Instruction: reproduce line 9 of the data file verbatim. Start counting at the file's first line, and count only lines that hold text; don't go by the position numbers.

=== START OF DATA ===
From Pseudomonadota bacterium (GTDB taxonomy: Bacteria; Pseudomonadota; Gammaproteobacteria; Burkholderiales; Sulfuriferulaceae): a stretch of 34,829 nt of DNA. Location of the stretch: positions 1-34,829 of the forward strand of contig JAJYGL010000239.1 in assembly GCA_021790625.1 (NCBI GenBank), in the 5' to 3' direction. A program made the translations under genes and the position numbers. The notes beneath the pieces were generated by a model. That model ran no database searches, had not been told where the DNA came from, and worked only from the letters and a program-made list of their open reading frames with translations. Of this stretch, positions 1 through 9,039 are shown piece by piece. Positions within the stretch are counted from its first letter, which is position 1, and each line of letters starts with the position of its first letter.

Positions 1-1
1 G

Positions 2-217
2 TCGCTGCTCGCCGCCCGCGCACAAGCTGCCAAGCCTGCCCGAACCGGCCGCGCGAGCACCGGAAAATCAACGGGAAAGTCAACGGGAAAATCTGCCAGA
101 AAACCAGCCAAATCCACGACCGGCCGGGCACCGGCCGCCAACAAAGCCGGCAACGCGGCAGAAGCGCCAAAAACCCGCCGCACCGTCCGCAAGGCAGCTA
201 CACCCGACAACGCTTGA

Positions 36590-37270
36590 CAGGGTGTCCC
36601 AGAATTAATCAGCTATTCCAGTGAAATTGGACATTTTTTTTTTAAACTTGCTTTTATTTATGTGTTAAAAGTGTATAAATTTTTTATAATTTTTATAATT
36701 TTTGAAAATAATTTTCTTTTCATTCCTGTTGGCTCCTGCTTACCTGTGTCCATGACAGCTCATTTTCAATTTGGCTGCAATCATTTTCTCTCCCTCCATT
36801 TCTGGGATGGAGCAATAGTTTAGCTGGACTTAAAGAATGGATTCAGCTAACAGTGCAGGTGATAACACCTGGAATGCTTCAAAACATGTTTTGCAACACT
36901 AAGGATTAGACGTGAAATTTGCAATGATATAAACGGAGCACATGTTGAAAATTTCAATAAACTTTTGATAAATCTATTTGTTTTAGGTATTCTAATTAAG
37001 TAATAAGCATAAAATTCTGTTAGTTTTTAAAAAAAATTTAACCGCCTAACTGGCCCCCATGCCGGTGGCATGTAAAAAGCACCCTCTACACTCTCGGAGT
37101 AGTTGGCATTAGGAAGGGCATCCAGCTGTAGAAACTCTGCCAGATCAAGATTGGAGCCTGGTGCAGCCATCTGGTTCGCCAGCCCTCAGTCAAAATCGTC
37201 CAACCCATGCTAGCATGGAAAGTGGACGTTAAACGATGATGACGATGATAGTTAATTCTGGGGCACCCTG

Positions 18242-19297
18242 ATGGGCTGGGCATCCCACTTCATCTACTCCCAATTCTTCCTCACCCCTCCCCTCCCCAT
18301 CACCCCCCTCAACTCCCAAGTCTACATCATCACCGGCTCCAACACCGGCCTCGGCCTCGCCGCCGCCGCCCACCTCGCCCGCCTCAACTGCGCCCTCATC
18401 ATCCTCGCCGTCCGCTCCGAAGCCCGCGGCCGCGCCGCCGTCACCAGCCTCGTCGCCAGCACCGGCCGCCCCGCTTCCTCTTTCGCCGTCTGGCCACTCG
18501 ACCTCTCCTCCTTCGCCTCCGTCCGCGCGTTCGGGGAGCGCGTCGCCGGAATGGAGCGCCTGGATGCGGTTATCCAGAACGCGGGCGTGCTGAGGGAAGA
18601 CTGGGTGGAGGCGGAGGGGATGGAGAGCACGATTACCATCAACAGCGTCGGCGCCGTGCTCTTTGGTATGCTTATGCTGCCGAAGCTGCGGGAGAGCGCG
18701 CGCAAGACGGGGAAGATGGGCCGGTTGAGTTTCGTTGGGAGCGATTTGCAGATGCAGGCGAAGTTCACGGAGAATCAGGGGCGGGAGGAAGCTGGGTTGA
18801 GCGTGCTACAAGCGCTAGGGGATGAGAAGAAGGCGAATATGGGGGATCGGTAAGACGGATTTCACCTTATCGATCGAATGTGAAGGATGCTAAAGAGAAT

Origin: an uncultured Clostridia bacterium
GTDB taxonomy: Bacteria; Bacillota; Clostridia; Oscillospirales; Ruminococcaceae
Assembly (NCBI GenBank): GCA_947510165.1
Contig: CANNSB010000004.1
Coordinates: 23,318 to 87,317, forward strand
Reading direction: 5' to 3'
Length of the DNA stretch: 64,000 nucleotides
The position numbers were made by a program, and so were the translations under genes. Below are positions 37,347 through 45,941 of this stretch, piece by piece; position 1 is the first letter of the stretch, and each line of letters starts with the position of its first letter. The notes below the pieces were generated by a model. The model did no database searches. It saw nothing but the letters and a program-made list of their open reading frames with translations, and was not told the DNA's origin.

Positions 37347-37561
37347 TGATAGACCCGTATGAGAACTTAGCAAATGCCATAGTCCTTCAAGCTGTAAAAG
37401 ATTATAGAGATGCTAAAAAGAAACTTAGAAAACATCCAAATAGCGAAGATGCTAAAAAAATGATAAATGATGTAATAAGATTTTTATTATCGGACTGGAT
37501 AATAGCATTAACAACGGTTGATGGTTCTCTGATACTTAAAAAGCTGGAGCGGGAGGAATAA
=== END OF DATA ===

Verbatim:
36590 CAGGGTGTCCC